We’ve been hearing a lot about Wi-Fi 7, the next-gen wireless standard, of late, and one of the bits of chatter was worrying – namely that Windows 10 users may not get the benefit of these faster wireless speeds. Fortunately, we can now put paid to any notion that Windows 10 users will be left out in the cold.
This episode started a month ago when a leaked Intel document appeared on X (formerly Twitter), courtesy of one of the regular hardware leakers on that platform, and it omitted any mention of Windows 10 support for Wi-Fi 7. It listed support for Windows 11, Linux, and ChromeOS, but that was it.
The good news is that this isn’t the case, and we’ve now had confirmation – albeit an indirect confirmation – from Intel that Windows 10 PCs will be just fine to benefit from Wi-Fi 7.
Neowin reports that Intel has now listed a pair of Wi-Fi 7 modules on its official Ark product database – the Intel Wi-Fi 7 BE200 and Wi-Fi 7 BE202 – both of which are marked down as having Windows 11 and Windows 10 support (along with Linux, though ChromeOS is omitted with these product listings, oddly – again, we wouldn’t read too much into that either).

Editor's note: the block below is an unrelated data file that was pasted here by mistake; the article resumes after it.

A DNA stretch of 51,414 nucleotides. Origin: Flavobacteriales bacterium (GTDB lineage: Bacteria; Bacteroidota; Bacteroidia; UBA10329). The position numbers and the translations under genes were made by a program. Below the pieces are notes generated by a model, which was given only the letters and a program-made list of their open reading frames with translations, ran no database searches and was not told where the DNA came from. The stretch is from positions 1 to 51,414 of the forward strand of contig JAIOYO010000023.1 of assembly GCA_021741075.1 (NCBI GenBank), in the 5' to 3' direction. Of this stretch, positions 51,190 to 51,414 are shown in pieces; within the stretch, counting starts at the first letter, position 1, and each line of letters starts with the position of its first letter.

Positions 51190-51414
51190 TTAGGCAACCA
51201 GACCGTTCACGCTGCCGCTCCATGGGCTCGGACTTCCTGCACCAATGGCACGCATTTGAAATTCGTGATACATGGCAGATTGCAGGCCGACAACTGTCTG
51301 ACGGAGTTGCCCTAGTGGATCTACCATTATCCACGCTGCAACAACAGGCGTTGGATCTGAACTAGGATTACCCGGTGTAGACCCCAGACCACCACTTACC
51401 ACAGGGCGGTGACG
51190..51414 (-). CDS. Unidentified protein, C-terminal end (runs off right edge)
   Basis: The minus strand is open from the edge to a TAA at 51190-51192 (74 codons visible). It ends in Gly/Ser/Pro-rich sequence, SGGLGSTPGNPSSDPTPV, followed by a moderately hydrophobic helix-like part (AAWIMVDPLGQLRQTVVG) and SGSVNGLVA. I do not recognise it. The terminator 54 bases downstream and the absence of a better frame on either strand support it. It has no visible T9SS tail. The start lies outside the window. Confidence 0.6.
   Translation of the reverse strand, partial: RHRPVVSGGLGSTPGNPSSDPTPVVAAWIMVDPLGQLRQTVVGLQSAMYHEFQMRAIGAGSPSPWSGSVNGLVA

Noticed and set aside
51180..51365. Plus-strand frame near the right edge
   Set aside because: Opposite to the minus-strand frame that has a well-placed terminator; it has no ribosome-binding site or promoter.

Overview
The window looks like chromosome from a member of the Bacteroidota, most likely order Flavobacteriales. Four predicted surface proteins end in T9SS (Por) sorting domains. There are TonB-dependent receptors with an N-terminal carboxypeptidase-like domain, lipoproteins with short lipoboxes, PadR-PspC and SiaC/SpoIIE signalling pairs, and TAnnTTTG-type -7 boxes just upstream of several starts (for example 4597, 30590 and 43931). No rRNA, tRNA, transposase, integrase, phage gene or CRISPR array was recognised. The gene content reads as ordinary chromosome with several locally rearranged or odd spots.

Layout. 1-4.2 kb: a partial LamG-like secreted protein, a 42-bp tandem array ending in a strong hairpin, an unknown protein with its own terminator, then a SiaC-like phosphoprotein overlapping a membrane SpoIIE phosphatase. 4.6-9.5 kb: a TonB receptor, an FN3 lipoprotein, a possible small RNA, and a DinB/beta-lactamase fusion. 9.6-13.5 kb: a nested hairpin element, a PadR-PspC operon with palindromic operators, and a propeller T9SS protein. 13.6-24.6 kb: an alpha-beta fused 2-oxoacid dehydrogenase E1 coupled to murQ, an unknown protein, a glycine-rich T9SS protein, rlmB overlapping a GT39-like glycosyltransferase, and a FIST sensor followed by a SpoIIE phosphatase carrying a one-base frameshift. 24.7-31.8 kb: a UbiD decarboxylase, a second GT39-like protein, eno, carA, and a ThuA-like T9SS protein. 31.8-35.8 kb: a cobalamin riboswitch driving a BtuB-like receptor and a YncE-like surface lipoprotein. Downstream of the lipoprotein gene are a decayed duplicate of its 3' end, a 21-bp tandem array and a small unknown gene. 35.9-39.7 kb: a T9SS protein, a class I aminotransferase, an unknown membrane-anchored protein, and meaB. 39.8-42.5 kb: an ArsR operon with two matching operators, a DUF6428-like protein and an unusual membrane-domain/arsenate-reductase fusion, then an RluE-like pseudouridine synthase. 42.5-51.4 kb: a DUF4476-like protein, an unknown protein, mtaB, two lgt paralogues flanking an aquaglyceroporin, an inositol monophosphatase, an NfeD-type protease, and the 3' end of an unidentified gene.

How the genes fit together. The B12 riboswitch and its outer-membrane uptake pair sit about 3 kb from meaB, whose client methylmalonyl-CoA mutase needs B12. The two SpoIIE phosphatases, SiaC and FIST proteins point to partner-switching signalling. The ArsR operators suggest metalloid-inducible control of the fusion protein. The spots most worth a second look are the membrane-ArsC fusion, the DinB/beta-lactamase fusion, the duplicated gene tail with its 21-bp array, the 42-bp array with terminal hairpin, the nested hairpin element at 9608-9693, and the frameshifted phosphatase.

Analysis: Minor panic over, thankfully
So, if there was any panic for Windows 10 users – and there was a bit, for sure – they can now rest easy that when Wi-Fi 7 comes fully into play, they will be able to enjoy those much, much faster wireless speeds (compared to Wi-Fi 6, it’s in the order of a fivefold speed increase).
When will Wi-Fi 7 actually be usable? Well, it’s still relatively early days yet for the standard, and those first Intel modules won’t be in hardware for some time (and you’ll need not just client devices which support Wi-Fi 7, but of course one of the best wireless routers that does, as well). We’re looking at next year for the new wireless standard to be fully formed and certified, with supporting hardware to rollout following that in 2024.
There’s plenty to look forward to then, no matter what version of Windows you’re running.
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Darren is a freelancer writing news and features for TechRadar (and occasionally T3) across a broad range of computing topics including CPUs, GPUs, various other hardware, VPNs, antivirus and more. He has written about tech for the best part of three decades, and writes books in his spare time (his debut novel - 'I Know What You Did Last Supper' - was published by Hachette UK in 2013).